The committee now comprises:
George Barrell(National Chairman and Scribe);Martin Ayres(Deputy Chairman);Joan Marsh (Hon. Treasurer);Prof Ian Copley;Kemsley Couldridge;Colin Dean;Marjorie Dean;Heinrich Janzen;Lt-Col Dr Felix Machanik;Hamish Paterson (Museum Representative)
Museum Director Maj-General Philip Pretorius told the meeting that the Government still intended to merge the Museum with a number of other cultural institutions with which it has nothing in common, and that he and his committee were still seeking ways to avoid this politically dictated and potentially disastrous move. He suggested a solution would be to merge the Museum with the Military Museum of the Boer Republics in Bloemfontein to form an historical heritage institution. The General appealed to the Society for all the help it could give in maintaining the character and independence of the Museum.
The Roderick Murchison Memorial Prize for the best contribution to the Journal during 1997 was awarded to Richard Tomlinson for his article in the December edition: "Britain's Last Castles: Masonry Blockhouses of the SA War 1899-1902". This will be the last Roderick Murchison Prize to be awarded.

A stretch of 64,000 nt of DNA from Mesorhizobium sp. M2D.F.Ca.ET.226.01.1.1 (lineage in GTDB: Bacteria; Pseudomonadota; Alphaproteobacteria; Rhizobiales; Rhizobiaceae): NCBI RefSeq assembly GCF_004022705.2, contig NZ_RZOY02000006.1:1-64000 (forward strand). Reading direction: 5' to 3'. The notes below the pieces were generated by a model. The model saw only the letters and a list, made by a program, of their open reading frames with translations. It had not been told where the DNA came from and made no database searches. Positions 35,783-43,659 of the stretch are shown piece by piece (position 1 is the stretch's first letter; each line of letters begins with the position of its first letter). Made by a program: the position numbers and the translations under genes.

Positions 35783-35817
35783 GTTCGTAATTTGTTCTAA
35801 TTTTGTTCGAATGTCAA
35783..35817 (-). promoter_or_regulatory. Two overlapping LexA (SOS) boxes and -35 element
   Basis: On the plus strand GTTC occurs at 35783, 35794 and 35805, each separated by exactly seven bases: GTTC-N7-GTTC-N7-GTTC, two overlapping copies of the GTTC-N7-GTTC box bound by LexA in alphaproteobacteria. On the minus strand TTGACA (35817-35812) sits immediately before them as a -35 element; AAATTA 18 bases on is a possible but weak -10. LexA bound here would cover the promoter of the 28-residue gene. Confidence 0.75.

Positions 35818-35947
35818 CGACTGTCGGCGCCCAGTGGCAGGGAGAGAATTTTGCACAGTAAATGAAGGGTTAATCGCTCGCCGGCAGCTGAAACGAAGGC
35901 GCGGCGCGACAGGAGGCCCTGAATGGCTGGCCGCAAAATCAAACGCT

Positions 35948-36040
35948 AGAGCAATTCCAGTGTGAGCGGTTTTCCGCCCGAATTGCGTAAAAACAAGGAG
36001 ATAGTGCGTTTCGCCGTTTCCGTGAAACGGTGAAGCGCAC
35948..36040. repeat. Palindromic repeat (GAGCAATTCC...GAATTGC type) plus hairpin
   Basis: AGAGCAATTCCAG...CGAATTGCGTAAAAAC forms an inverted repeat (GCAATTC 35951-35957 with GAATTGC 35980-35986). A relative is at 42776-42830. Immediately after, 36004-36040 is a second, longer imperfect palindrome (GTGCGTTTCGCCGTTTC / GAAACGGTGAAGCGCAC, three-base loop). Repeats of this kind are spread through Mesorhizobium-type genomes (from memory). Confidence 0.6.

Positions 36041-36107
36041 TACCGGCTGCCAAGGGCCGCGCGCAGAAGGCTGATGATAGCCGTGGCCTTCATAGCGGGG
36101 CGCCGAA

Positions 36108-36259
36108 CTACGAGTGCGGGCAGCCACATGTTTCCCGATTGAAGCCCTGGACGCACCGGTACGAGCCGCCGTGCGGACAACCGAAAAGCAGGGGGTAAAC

The Felix Machanik Prize for the best main lecture of the year went to Louis Wildenboer for his talk at the March meeting entitled: "The English Castle".
The George Barrell Prize for the best curtain raiser went to Colin Dean for his talk "Sun Tzu. A Philosopher of War", given at the November meeting. This is a new annual prize, awarded for the first time.
The lecture of the evening was presented by Hamish Paterson and was entitled "The Great Marianas Turkey Shoot". This Battle of the Philippine Sea was the biggest carrier battle in history, and was the last. The term "Turkey Shoot" was how one US pilot decribed the air actions which virtually eliminated Japan's remaining naval air power.